That was really a life-changing experience for me. But also when I took my first questions to people who I thought would know the answers, being laughed at gave me a lot of experience to help me understand people who do share stories with me today. You know what it’s like to be humiliated, to be put down by people, and when you get into the psychology of it, they’re putting you down because they just can’t permit your truths to be theirs because they’ll have to rethink their whole philosophy, their whole cosmology of life.

Q: You’ve said that you have personally seen three ghosts. Can you describe one of those experiences?

A: I’ve never seen anything filmy or what we traditionally call ghosty. Some people have. There are some people who have seen wispy shapes. There’s a lot of people now with digital cameras that get photos of these wispy shapes or orbs. I’ve never seen any of those, but then I think it’s a very individual attunement.

Now my aunt, who died eight years ago, wasn’t sure I was really playing with a full deck. She was a good, ask-no-questions Catholic. Within a year after she died, when I would be going out on investigations, the van would fill up with the most beautiful smell of flowers. You wanted to package it, you know, hold onto it.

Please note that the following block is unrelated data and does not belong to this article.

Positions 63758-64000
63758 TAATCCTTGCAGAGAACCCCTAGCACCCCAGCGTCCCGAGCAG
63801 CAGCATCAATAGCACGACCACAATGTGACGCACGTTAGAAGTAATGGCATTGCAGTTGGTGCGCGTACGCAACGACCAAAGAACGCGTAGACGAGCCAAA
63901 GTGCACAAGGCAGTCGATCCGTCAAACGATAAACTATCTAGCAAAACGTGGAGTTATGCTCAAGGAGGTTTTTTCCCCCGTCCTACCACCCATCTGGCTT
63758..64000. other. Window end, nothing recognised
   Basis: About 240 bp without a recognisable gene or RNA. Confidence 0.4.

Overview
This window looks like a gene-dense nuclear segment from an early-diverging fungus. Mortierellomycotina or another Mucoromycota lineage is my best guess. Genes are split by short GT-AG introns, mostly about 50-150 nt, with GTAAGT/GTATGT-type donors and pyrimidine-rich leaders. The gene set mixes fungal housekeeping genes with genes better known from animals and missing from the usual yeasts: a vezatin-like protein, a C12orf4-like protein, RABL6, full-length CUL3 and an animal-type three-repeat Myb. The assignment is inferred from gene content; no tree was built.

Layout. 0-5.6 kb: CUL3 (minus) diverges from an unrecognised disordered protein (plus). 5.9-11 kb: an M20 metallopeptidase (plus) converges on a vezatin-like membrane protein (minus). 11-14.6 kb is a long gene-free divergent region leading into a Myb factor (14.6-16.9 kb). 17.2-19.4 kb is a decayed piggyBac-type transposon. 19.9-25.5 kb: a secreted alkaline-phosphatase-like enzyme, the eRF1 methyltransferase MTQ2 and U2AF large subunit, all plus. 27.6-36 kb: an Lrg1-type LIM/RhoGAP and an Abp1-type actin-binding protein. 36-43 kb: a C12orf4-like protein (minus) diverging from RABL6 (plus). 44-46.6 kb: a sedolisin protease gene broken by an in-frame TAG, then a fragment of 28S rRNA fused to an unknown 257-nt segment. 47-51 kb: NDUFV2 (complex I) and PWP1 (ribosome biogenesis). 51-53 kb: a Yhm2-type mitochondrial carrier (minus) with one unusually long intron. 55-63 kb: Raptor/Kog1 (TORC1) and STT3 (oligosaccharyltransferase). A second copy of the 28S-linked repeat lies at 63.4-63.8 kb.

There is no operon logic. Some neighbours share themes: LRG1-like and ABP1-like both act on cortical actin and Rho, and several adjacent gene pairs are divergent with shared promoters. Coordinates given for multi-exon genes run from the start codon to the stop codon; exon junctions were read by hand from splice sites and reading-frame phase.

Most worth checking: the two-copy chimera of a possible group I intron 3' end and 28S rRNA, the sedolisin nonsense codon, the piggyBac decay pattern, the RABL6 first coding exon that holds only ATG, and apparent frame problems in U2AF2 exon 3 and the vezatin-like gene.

And it took me about a year to identify that this was the smell of a certain lily, a very, very fragrant lily she used to grow. She and I used to exchange a lot of perennials, and that was a smell that I had to associate with her. So the next time I’d be driving along, the smell would come, and I would just say “I love you too, Aunt Hannah.” And the smell vanished that quick.

She came quite frequently during the first five or six years, and I even had a marvelous dream of her. I was at a beach, and the beach was empty except the lifeguard tower, and this absolutely gorgeous chick with black hair was standing there smiling at me, and the closer I got, I’m figuring “Gee, I should ask her out,” and then I got closer and holy gee, that’s Aunt Hannah, who appeared to be about age 30. She was wearing 1940s style of dress and that very, very red lipstick women used to wear at that time, and she was just 30 years older than me. And we just smiled at each other. We didn’t talk or anything. And now I think she’s only come once or twice this year. I think she’s getting ready to transition from where she is to whatever the next step is.

But there are people who are smellers. They’ll walk into a room and they’ll smell someone’s perfume or aftershave lotion or pipe tobacco. My sister lost her husband three years ago. He was a chain smoker, and every so often she’ll call me up and say, “Butch was here.”